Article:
Many but not all: Faye has two sons and Rachel two daughters, for example. And as for all the people Faye meets and describes along the way, as tempting as it is to see them as “real” people, Cusk’s experience of having a book pulped as a result of legal threats will have made her and her publishers very good at making sure the difference between real and imagined are straightforward, legally at least.

What Cusk has done, with such panache that it’s easy to think it’s easy to do, is to take up the discussion about a literary form within that form itself.

What Cusk has done, with such panache that it’s easy to think it’s easy to do, is to take up the discussion about a literary form within that form itself and in a way that both furthers it and finishes the discussion. If that sounds post-post-post modern, maybe so, but if this kind of writing comes available to us as a result of all that posting, isn’t that a good thing? It would be very sad if the reams of discussion about authorial voices, reliable narrators, appropriation, formal experimentation, point of view, the role of the reader and whatever else had NOT enabled and resulted in writing’s evolution.

Someone said to me, giving me Kudos to read, that she didn’t know if I’d like it, and that I’d probably get tired of the narrator’s voice along the way, but that it was a really interesting book. She also said a reviewer had praised it but said that the ending was weak. The ending is, I think, the best part of all three books; the voices are quieted, it’s just Faye and the sea and a pack of men who don’t want her there and if ever you needed a metaphor about gendered society, this one is superb.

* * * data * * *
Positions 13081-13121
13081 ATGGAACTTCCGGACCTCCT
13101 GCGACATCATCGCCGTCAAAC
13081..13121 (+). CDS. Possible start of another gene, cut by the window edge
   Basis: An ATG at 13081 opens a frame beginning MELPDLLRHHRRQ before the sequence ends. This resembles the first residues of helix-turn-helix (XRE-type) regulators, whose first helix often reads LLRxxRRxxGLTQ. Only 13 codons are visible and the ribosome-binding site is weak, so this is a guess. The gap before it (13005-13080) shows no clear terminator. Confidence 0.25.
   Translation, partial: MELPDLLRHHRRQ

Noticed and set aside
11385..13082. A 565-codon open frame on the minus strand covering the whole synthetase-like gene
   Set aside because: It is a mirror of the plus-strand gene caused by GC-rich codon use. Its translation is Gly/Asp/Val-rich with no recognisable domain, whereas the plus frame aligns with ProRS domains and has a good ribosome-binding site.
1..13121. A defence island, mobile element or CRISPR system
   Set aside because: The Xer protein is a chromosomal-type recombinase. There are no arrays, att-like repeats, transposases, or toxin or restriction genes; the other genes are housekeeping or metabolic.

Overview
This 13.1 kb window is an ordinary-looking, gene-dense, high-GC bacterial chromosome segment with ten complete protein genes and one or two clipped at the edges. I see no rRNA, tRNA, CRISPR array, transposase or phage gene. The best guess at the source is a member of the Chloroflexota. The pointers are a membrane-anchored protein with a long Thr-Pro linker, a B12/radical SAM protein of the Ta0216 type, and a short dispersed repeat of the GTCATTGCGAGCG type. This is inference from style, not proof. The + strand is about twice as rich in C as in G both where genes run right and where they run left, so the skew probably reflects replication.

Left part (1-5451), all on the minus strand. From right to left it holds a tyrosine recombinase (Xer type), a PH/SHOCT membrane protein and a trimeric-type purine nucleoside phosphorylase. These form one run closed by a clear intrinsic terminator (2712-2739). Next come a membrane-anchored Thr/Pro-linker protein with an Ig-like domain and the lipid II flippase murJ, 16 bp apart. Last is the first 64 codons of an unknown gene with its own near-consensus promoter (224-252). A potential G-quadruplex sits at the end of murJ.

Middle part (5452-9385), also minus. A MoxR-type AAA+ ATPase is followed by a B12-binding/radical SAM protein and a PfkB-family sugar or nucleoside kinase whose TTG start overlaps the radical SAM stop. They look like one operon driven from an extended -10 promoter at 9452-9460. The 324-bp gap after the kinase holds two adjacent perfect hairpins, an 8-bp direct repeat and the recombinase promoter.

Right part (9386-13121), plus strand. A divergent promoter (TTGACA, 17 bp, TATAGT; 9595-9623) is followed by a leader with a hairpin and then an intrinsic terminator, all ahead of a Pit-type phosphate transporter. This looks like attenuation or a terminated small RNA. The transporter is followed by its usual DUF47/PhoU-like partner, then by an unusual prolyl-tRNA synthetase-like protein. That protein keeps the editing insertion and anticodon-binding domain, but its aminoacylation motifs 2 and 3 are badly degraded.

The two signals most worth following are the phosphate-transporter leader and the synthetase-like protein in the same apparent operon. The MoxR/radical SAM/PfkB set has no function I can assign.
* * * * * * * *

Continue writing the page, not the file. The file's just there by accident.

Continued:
That’s classic Cusk, a web of our words in the middle of which sits the spider with all her eyes.

The fact my reading differs from that reviewer quoted by that book-lender – that’s classic Cusk, a web of our words in the middle of which sits the spider with all her eyes. She labours the point that an interviewer/critic writes as much about themselves as the interviewee perhaps too much in Kudos, but it’s about reading too, and what is put in as well as taken out by who is reading the book. She even gets ahead of any notion you might have of trying to get ahead of this pass-the-parcel reading experience when one of Faye’s interviewers tells her he was going to write the interview in her voice.

Towards the end of Kudos, Faye describes a journalist armed with all her books (“the pages bristling with Post-it notes”), who holds forth on “changing perspectives of identity”, the power of the reader, his own power as a breaker of reputations, about negativity in writing, about mirroring as a literary technique and, deliciously, about imagination. Quoting a sentence or two of Cusk is likely to misrepresent the books, and Kudos contains within it its own analysis and critique, as well as a very efficient summation of its reception, so I do so with caution. Cusk as Faye reports the long speech of this very self-satisfied, high-minded young journalist who rails against second-rate literature and derides imagination, before completing his thought by not asking, but telling Faye that she agrees. “He expected, he said, that I would agree with this assessment, since he had deduced from my work that if I had an imagination I had the sense to keep it well concealed.”


Rachel Cusk’s Outline trilogy is out now in Australia through Faber.